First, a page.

Since I find that petitioner was not accorded a fair trial because of the effect on the jury of the failure of either the prosecutor or the defense counsel to correct false and misleading testimony, I grant the petition. If the indictment is not moved for retrial within 60 days of the date of this memorandum order, petitioner shall be released from all further custody with respect to the charges contained in the indictment. "The court trying the case may extend the period for a total not to exceed 180 days from the date on which the order occasioning the retrial becomes final, where unavailability of witnesses or other factors resulting from passage of time shall make trial within 60 days impractical." U.S. ex rel. Washington v. Vincent, 525 F.2d 262, 268 n. 18 (2d Cir.1975), cert. den. 424 U.S. 934, 96 S. Ct. 1147, 47 L. Ed. 2d 341 (1976).



[1] Petitioner was sentenced to concurrent terms of imprisonment under two counts of the indictment. The conviction for criminal possession of a weapon in the second degree resulted in a three-to-nine year sentence, to be concurrent with a 20-year-to-life term for second degree murder.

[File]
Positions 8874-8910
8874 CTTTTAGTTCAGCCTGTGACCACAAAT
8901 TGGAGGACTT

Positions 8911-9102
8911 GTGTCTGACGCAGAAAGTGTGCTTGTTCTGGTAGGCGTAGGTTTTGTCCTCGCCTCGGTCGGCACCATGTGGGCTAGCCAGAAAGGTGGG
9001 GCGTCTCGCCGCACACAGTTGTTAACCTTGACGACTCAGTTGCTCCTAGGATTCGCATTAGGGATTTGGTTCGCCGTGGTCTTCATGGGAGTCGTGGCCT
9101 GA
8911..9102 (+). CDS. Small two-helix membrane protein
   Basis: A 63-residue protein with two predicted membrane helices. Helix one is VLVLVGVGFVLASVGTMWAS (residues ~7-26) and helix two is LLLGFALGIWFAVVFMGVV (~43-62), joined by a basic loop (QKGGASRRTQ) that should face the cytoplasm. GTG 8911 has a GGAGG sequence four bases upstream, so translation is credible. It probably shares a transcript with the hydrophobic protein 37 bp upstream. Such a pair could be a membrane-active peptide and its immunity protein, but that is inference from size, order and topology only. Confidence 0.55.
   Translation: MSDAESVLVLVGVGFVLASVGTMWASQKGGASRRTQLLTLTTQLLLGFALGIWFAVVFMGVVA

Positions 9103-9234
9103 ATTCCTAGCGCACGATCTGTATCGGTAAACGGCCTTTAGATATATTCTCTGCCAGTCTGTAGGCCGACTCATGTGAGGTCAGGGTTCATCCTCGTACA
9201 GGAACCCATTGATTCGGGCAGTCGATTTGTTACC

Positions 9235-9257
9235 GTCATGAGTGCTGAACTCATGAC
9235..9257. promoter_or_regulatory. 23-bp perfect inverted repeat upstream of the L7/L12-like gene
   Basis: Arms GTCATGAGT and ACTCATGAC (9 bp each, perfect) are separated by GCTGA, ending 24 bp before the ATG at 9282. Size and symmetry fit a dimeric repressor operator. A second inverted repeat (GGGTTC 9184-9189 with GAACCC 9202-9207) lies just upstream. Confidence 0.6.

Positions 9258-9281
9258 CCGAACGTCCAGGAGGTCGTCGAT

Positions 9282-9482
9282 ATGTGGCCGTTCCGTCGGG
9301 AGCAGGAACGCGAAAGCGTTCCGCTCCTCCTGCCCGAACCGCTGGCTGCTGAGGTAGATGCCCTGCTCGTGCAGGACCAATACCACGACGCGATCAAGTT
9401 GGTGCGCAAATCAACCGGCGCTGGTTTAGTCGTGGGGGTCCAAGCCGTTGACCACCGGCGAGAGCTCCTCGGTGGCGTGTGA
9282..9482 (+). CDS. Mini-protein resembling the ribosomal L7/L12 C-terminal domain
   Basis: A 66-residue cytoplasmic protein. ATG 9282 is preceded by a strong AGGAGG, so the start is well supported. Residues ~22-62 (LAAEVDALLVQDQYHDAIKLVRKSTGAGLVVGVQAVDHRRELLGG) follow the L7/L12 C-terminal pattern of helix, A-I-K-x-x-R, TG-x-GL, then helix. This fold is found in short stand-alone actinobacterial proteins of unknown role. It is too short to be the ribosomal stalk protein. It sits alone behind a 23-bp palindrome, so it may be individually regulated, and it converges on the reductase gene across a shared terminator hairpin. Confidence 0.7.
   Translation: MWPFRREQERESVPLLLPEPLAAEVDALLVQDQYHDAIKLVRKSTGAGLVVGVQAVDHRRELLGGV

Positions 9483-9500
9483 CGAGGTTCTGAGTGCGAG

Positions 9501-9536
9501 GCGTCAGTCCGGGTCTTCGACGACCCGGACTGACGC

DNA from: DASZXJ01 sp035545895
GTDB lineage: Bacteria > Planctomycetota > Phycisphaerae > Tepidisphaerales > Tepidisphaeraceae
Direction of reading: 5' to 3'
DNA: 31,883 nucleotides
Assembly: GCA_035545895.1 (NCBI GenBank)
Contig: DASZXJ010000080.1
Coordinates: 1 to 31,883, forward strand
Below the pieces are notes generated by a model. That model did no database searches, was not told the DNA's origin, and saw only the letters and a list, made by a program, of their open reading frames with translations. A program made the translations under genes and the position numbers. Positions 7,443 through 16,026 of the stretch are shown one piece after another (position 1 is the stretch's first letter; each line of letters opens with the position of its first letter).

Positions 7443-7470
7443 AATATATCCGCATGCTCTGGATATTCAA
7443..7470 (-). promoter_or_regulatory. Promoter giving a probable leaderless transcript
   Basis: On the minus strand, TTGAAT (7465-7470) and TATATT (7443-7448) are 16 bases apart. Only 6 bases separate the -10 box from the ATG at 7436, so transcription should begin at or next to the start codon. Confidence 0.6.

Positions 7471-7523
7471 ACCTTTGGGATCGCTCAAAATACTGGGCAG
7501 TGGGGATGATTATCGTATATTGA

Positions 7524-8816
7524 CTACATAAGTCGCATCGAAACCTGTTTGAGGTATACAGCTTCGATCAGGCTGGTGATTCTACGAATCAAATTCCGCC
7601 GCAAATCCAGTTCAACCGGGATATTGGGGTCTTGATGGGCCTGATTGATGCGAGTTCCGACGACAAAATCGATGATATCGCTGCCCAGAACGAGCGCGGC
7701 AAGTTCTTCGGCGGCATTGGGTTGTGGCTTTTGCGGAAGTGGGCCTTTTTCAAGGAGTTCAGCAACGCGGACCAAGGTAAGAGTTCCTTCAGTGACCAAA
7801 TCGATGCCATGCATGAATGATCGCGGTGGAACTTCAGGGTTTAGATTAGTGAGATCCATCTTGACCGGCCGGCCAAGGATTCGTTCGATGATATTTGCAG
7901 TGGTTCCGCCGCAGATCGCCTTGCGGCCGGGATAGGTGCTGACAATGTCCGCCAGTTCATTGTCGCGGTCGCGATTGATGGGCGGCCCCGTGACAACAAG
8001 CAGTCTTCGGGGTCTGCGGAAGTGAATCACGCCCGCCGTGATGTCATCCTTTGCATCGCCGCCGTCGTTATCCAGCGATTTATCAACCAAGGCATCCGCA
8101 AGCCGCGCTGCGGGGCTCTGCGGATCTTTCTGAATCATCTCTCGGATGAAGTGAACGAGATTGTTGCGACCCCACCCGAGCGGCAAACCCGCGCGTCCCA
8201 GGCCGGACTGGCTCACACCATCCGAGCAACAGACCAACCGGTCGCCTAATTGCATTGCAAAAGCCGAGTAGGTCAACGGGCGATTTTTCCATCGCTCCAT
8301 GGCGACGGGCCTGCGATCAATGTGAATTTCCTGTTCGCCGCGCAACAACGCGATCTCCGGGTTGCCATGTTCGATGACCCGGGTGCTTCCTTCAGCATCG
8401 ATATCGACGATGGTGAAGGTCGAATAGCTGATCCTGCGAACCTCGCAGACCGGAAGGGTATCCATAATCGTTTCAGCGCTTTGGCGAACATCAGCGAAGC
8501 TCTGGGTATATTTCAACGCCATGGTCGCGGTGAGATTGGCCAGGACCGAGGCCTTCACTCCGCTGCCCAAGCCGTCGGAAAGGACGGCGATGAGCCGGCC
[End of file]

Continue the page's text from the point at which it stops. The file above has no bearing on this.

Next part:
[2] The petitioner need not have, and in fact could not have, appealed to the New York Court of Appeals. See Bellacosa, Practice Commentary to C.P.L. ยง 450.15.

[3] Petitioner has alleged various other ways in which counsel was incompetent which are not considered in this Memorandum Order. Specifically, petitioner asserts that trial counsel failed to do the following:

(a) to prepare properly the petitioner and other defense witnesses to testify (or alternatively, that he was inept in calling them as witnesses); (b) to prepare to meet the testimony of the assistant medical examiner; (c) to object to the court's instruction on the defense of justification; (d) to object to various improper comments made by the prosecutor in summation; (e) to deliver an adequate summation (and that he was inept in waiving opening argument); (f) to cross-examine adequately the prosecution witnesses; (g) to object at trial to inquiries regarding petitioner's alleged possession of a .22 pistol on another occasion; and (h) to prepare for sentencing.

[4] Neither the Supreme Court nor the Second Circuit has explicitly decided the question of whether due process requires, in a non-capital case, that a jury be instructed as to a lesser included offense. See Beck v. Alabama, 447 U.S. 625, 100 S. Ct. 2382, 65 L. Ed. 2d 392 (1980); Harris v. Scully, 779 F.2d 875, 880 (2d Cir.1985).